Black Women Ignore Many of Media’s Beauty Ideals

White female college students at the University of Michigan are
more likely than black female students to feel self-conscious about
their bodies or exhibit signs of bulimia after watching a popular
television show full of characters perceived as sexy, like
Beverly Hills 90210, Frasier, Friends,
Martin, or Sister, Sister. That’s because our
popular culture encourages white women to trim down and fit into
that skimpy skirt, while applauding more voluptuous black
women.

The study, ‘Who’s That Girl: Television’s Role In The Body Image
Development Of Young White And Black Women’ — conducted by the
University of Michigan and published in the current issue of
Psychology of Women Quarterly — found that ‘black women
shrugged off the ideal of the thin, pretty white woman as
‘unattainable for themselves and as unimportant to others in the
black community.” Granted, most female beauties gallivanting
across the television screen are white, and why would blacks try to
identify with them in the first place? ‘Basically, black women just
don’t feel bad in the same way white women do by watching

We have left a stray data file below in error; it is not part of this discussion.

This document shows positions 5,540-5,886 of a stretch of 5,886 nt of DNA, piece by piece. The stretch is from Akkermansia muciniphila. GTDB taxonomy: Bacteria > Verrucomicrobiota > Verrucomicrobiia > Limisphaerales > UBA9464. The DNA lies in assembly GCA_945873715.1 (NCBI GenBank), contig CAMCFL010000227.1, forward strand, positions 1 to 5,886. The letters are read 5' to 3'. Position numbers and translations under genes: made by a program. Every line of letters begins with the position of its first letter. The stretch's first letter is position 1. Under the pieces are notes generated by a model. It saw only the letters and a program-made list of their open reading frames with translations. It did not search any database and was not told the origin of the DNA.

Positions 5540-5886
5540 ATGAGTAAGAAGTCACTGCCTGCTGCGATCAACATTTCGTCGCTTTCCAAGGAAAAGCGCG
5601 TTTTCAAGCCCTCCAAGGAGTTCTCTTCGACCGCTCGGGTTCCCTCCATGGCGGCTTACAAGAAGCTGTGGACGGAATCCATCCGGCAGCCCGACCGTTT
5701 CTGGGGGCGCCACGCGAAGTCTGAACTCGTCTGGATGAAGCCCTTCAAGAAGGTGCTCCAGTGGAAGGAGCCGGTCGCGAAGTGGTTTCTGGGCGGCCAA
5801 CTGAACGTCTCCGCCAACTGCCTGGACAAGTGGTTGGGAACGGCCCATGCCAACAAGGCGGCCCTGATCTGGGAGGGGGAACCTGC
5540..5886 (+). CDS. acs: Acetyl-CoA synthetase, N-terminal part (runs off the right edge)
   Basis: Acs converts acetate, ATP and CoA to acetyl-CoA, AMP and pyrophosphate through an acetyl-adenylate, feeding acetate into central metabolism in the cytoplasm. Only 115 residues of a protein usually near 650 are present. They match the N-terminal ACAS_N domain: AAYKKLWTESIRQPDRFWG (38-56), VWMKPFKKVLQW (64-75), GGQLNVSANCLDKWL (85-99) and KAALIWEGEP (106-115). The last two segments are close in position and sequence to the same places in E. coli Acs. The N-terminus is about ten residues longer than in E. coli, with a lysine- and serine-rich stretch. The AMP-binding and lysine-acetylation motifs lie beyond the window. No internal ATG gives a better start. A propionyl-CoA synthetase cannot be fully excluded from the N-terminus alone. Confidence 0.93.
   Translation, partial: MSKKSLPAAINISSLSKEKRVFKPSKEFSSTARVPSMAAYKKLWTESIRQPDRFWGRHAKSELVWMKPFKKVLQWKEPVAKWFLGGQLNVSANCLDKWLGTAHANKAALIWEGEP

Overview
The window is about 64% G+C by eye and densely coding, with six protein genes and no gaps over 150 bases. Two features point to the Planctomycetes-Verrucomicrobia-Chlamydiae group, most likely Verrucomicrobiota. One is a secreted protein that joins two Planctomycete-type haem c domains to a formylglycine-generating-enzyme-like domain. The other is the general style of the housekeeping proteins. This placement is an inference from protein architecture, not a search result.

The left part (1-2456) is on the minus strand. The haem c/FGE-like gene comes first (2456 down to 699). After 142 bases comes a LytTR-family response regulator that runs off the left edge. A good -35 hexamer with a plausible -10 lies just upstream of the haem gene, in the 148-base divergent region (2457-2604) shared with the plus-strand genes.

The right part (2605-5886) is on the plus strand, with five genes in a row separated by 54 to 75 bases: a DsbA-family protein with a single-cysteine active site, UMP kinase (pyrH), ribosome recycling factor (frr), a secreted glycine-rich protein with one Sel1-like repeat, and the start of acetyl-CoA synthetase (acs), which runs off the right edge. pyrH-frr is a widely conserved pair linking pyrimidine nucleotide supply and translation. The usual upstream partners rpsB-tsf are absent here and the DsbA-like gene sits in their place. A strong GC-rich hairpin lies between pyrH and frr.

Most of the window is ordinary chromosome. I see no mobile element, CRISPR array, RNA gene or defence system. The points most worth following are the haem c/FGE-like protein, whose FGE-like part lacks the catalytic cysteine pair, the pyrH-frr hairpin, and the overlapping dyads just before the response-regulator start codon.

television,’ says L. Monique Ward, a professor of psychology at the
University of Michigan and one of four authors of the study.

But the difference also lies in how beauty is perceived by
different racial groups. For instance, 77 percent of black women
are overweight in America, compared to 57 percent of white women,
according to a report released earlier this year by the American
Heart Association. ‘Black women are a lot more confident about
their bodies, even if they are overweight,’ says Cynthia Frisby,
assistant professor of journalism at the University of Missouri,
who conducted a similar study in March. ‘Much of it is cultural,
with black men preferring women with bigger hips and bigger butts.’
The majority of black women in Frisby’s study had more curvaceous
bodies, like that of singer Beyonce Knowles.
Jacob Wheeler

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Women Ignore Many of Media’s Beauty Ideals

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